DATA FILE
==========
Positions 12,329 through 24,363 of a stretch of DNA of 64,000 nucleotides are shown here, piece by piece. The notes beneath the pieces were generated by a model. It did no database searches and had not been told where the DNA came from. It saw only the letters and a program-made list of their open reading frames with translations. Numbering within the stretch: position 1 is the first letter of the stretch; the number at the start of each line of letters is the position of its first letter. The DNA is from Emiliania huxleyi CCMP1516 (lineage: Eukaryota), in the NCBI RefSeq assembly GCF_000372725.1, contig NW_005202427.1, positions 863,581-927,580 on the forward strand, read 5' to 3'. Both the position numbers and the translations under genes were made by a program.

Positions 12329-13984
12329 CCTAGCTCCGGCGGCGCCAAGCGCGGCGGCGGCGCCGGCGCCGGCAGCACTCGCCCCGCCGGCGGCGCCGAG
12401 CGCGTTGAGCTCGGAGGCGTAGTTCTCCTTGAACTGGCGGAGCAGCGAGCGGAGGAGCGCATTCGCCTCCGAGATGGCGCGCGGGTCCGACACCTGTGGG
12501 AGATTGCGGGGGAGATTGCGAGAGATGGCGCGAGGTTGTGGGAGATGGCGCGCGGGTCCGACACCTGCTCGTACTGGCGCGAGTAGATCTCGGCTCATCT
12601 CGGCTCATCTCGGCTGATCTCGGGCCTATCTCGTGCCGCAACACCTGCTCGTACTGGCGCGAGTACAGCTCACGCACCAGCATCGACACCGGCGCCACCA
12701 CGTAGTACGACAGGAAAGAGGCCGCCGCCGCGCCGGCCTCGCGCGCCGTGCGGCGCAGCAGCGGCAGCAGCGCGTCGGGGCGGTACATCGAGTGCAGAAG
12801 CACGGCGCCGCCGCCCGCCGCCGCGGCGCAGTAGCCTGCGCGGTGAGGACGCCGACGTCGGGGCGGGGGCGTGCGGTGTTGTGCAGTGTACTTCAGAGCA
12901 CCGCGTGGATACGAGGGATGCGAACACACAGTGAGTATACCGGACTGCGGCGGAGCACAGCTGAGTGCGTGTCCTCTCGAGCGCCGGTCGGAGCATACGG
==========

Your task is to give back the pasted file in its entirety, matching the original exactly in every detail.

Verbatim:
Positions 12,329 through 24,363 of a stretch of DNA of 64,000 nucleotides are shown here, piece by piece. The notes beneath the pieces were generated by a model. It did no database searches and had not been told where the DNA came from. It saw only the letters and a program-made list of their open reading frames with translations. Numbering within the stretch: position 1 is the first letter of the stretch; the number at the start of each line of letters is the position of its first letter. The DNA is from Emiliania huxleyi CCMP1516 (lineage: Eukaryota), in the NCBI RefSeq assembly GCF_000372725.1, contig NW_005202427.1, positions 863,581-927,580 on the forward strand, read 5' to 3'. Both the position numbers and the translations under genes were made by a program.

Positions 12329-13984
12329 CCTAGCTCCGGCGGCGCCAAGCGCGGCGGCGGCGCCGGCGCCGGCAGCACTCGCCCCGCCGGCGGCGCCGAG
12401 CGCGTTGAGCTCGGAGGCGTAGTTCTCCTTGAACTGGCGGAGCAGCGAGCGGAGGAGCGCATTCGCCTCCGAGATGGCGCGCGGGTCCGACACCTGTGGG
12501 AGATTGCGGGGGAGATTGCGAGAGATGGCGCGAGGTTGTGGGAGATGGCGCGCGGGTCCGACACCTGCTCGTACTGGCGCGAGTAGATCTCGGCTCATCT
12601 CGGCTCATCTCGGCTGATCTCGGGCCTATCTCGTGCCGCAACACCTGCTCGTACTGGCGCGAGTACAGCTCACGCACCAGCATCGACACCGGCGCCACCA
12701 CGTAGTACGACAGGAAAGAGGCCGCCGCCGCGCCGGCCTCGCGCGCCGTGCGGCGCAGCAGCGGCAGCAGCGCGTCGGGGCGGTACATCGAGTGCAGAAG
12801 CACGGCGCCGCCGCCCGCCGCCGCGGCGCAGTAGCCTGCGCGGTGAGGACGCCGACGTCGGGGCGGGGGCGTGCGGTGTTGTGCAGTGTACTTCAGAGCA
12901 CCGCGTGGATACGAGGGATGCGAACACACAGTGAGTATACCGGACTGCGGCGGAGCACAGCTGAGTGCGTGTCCTCTCGAGCGCCGGTCGGAGCATACGG